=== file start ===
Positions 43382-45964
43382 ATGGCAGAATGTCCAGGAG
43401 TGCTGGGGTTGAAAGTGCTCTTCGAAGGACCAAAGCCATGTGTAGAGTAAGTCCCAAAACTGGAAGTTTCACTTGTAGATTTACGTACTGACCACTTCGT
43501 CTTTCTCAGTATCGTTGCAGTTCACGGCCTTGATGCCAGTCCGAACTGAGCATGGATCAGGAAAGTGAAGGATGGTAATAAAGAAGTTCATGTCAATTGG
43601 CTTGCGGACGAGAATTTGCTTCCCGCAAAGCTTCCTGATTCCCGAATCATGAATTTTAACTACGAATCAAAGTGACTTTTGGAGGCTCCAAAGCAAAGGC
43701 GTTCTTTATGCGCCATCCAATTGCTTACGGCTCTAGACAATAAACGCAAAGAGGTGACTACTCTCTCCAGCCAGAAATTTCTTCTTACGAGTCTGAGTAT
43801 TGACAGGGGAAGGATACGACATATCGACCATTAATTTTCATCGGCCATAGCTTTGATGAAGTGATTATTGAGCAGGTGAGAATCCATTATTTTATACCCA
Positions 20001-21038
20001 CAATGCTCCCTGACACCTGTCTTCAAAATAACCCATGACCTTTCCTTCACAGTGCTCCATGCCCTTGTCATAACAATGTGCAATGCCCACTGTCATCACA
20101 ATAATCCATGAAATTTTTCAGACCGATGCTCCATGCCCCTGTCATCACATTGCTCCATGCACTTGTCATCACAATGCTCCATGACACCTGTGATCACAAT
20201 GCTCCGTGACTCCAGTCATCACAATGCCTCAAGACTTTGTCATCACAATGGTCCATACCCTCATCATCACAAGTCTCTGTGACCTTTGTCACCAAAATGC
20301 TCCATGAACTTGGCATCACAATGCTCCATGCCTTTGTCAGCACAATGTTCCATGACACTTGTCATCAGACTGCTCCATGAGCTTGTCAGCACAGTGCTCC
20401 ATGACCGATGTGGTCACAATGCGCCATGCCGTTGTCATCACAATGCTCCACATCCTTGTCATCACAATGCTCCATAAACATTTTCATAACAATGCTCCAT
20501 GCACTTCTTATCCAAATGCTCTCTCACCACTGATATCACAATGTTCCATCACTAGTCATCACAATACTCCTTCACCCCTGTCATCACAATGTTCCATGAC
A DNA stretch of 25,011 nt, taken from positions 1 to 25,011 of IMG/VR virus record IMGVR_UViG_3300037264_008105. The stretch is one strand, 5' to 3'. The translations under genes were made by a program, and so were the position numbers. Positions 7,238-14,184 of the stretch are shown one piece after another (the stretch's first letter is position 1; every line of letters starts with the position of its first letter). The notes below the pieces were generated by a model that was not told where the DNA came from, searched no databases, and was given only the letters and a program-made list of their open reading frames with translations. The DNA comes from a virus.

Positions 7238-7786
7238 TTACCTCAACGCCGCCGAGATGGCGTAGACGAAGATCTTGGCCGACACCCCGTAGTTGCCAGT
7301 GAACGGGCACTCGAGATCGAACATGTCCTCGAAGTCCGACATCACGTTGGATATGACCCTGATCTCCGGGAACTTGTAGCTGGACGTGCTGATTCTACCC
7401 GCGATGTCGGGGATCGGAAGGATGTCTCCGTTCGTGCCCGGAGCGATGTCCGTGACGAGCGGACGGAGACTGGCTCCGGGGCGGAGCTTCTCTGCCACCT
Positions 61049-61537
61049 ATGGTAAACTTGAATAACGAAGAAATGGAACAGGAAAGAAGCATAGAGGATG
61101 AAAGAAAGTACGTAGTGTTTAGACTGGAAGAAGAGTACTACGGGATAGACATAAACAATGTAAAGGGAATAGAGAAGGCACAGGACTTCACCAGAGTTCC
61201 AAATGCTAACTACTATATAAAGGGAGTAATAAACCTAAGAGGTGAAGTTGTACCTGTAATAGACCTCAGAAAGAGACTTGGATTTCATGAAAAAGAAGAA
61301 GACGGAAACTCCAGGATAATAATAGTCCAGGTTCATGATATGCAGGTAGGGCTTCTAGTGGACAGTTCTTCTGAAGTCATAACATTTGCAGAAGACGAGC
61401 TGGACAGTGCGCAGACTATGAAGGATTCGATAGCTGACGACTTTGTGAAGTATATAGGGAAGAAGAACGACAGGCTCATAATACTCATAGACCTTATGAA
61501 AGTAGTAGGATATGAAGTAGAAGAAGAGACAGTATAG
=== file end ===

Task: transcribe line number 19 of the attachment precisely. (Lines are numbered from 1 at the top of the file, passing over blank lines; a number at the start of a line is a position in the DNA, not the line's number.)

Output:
7401 GCGATGTCGGGGATCGGAAGGATGTCTCCGTTCGTGCCCGGAGCGATGTCCGTGACGAGCGGACGGAGACTGGCTCCGGGGCGGAGCTTCTCTGCCACCT